Trust Your Bed Bug Dog

One thing I’ve discovered as a Bed Bug Dog Handler is that bed bugs are never where you expect them to be.  You cannot anticipate where they will be.  So given that, it’s essential to believe what your dog tells you.    If he alerts, he smells bed bugs and no alerts, no bed bug scent. Trust your bed bug dog.

I have gone out to houses with people who have many  ‘bites’ in the right locations – hands, wrists, ankles, face sometimes back, all the exposed areas.   My dog will not alert on any scent.  Sometimes these people have travelled and the only explanation is a delayed reaction or getting bitten elsewhere (office, etc).    And after our visit they won’t get any new bites so I do trust what my dog said: ‘no bed bugs’.

Another inspection the woman was waking up to new ‘bites’ at night.   She had just begun a job as a home care worker and went into a variety of patient homes.  Prime candidate for bed bugs!  I have to say that I went expecting to find bed bugs.  No scent according to my dog.  They had taken care of a dog the previous week and I suggested other alternatives.  I’ve also had hives and they can be itchy and fleeting.  I always do a follow up with my clients to see how they are doing.  It’s good feedback for our work.  I called her nine days later (bed bugs feed every 5-7 days so it would give them time to feed again if present).  She had not had a ‘bite’ since the night before we came out and the doctors now thought it might be hives.  I know our inspection allowed her to sleep better.

We have gone out on countless post treatment inspections where the client felt ‘itchy’ and found no bed bugs and it gave the client piece of mind.

One post treatment inspection I expected to find bed bugs.  The tenant said she had seen bed bugs recently and was getting bitten.  It had been 90 days since the heat treatment and they had a large infestation.  They unsuccessfully chemical treated first for eight months then resorted to heat when that was not successful.  This time she said she ‘wanted heat again’ and that her bed bug bites were sporadic.   I expected to find bed bugs.  My bed bug dog found no bed bug scent.  The tenant was not happy.  I also inspected the other two upstairs apartments where the tenants said they had no bites or visual confirmations and we likewise found nothing.  I instructed the woman to take a picture of the bed bug next time she finds one and send it to us for confirmation.  I think her ‘itchy’ feeling had escalated to the point where she got confused about the timing of seeing bed bugs before or after treatment.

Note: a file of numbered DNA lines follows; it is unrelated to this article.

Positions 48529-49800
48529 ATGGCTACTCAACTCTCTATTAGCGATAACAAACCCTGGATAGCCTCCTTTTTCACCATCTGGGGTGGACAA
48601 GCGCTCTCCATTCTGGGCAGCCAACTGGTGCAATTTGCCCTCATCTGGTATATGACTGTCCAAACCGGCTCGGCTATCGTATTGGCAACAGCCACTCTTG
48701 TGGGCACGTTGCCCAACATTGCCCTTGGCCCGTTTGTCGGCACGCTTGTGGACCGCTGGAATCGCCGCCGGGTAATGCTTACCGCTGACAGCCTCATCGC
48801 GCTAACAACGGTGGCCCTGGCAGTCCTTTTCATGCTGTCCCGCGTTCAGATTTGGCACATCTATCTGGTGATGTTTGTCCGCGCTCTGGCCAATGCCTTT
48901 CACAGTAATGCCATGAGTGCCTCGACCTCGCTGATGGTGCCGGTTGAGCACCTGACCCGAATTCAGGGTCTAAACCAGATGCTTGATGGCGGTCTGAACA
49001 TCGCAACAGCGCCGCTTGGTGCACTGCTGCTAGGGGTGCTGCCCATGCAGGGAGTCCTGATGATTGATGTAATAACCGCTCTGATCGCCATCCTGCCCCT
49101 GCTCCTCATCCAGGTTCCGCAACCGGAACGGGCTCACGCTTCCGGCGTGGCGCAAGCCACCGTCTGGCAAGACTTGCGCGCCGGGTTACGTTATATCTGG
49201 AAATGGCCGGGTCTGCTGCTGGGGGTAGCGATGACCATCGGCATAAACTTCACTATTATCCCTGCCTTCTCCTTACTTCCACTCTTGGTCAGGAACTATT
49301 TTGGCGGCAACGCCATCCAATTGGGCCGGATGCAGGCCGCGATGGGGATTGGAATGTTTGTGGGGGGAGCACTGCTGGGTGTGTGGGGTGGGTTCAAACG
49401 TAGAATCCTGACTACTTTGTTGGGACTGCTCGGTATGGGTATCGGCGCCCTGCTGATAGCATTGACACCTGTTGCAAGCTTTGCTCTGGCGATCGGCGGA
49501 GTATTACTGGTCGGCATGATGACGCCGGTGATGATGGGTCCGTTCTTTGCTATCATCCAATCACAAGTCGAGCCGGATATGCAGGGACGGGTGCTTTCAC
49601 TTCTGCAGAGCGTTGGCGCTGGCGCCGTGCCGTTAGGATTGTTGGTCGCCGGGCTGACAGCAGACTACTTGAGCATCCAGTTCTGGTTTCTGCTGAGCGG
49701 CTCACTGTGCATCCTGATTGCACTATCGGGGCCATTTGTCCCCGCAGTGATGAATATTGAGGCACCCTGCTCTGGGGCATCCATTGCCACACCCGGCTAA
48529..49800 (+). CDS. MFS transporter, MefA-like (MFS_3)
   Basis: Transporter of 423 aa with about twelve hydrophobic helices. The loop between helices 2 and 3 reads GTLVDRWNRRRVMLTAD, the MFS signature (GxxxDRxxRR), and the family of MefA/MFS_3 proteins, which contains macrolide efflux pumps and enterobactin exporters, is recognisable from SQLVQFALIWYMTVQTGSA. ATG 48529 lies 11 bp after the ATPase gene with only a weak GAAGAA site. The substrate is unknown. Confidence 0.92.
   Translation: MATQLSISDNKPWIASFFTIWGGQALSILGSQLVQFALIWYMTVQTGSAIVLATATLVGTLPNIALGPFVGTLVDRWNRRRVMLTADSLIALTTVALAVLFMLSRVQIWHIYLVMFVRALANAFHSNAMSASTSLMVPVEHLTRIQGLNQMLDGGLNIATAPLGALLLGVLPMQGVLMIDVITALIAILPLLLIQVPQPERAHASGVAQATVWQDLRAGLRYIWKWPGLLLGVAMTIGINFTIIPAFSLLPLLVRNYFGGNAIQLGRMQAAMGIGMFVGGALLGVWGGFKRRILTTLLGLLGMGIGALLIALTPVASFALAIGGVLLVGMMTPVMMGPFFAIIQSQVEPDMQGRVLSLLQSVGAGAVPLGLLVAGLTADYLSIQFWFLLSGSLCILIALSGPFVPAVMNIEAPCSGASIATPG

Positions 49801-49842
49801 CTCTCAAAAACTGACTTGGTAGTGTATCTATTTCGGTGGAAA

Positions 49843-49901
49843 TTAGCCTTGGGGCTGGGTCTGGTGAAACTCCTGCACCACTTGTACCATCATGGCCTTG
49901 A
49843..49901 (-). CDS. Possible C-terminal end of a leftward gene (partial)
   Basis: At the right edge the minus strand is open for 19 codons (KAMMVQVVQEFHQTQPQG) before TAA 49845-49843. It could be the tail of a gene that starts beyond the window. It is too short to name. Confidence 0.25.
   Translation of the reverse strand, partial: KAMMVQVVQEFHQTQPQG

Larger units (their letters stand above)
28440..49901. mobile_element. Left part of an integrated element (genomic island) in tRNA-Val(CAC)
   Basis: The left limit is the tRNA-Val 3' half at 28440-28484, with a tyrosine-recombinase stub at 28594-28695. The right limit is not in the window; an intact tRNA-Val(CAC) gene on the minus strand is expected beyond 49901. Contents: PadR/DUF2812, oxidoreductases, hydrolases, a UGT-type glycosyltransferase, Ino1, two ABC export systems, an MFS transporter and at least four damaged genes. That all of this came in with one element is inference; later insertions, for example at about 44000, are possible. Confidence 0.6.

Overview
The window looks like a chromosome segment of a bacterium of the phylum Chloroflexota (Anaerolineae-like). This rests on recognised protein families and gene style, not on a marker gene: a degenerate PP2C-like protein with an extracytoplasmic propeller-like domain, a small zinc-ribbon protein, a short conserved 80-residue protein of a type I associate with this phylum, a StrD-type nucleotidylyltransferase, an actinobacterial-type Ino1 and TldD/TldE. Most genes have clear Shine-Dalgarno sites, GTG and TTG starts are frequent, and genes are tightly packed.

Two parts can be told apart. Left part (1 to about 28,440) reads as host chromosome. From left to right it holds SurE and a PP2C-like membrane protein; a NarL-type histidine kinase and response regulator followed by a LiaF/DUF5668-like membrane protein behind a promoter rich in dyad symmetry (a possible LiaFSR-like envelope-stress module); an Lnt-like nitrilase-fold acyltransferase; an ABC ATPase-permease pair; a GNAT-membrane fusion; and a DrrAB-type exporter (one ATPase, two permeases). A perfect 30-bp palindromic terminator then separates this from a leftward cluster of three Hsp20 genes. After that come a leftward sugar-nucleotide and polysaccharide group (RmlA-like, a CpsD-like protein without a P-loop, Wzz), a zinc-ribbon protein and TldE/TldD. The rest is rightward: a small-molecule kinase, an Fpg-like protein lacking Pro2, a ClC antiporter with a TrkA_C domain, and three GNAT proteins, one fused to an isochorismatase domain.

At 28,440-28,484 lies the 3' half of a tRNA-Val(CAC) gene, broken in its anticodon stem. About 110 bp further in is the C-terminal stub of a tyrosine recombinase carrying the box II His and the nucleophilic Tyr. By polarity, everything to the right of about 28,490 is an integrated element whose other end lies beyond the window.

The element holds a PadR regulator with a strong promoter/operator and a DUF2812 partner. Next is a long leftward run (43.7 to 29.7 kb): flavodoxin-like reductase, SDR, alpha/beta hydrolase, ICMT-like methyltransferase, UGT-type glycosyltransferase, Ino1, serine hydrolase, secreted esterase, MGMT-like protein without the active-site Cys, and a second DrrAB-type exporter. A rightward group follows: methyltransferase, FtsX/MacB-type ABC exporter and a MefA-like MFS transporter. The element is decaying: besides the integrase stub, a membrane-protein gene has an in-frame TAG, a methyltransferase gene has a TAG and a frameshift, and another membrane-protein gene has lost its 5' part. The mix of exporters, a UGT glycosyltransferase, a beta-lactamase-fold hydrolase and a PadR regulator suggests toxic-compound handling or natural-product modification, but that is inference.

I recently went out to a sorority house where the house manager thought the house mate was psychosomatic.  She had received bites but no one else had.  Not all people react to bites so her roommate might not react.  We had had five inspections in a row with no bed bugs.   We inspected the fourth floor rooms and found nothing.   On the third floor my dog alerted on the clothing bins under her and her roommates raised beds.  My dog was adamant with a little pawing (she has a sit alert and only paws if I’m not listening to her and she wants to make sure I hear her).  There was one other room on the same floor where I got an alert.  It was a room where the roommates also sometimes sleep.   Nothing in the rest of the house.

Bed Bug Dog trainers and handlers, or any detection dog trainer/handler for that matter, must trust their dogs to be effective.  And the way to build trust with your dog is to have your dog prove that he is reliable and to get to know your dog’s body language.  Ongoing training is the basis of maintaining a reliable bed bug dog.   Watch your dog in training and get to know his body language when he’s in scent and when he’s made a find.  If you have been out on a number of searches with bed bugs in the bed your dog will start expecting there to be bed bugs in the beds.  Be sure to train in between these inspections on beds that have no bed bugs.  Set your dog up for success.  If I’m doing inspections every day I set up training early in the morning or late at night.  It’s easy motivational training but it just reinforces the scent and proofs the dog off any expectations of a find.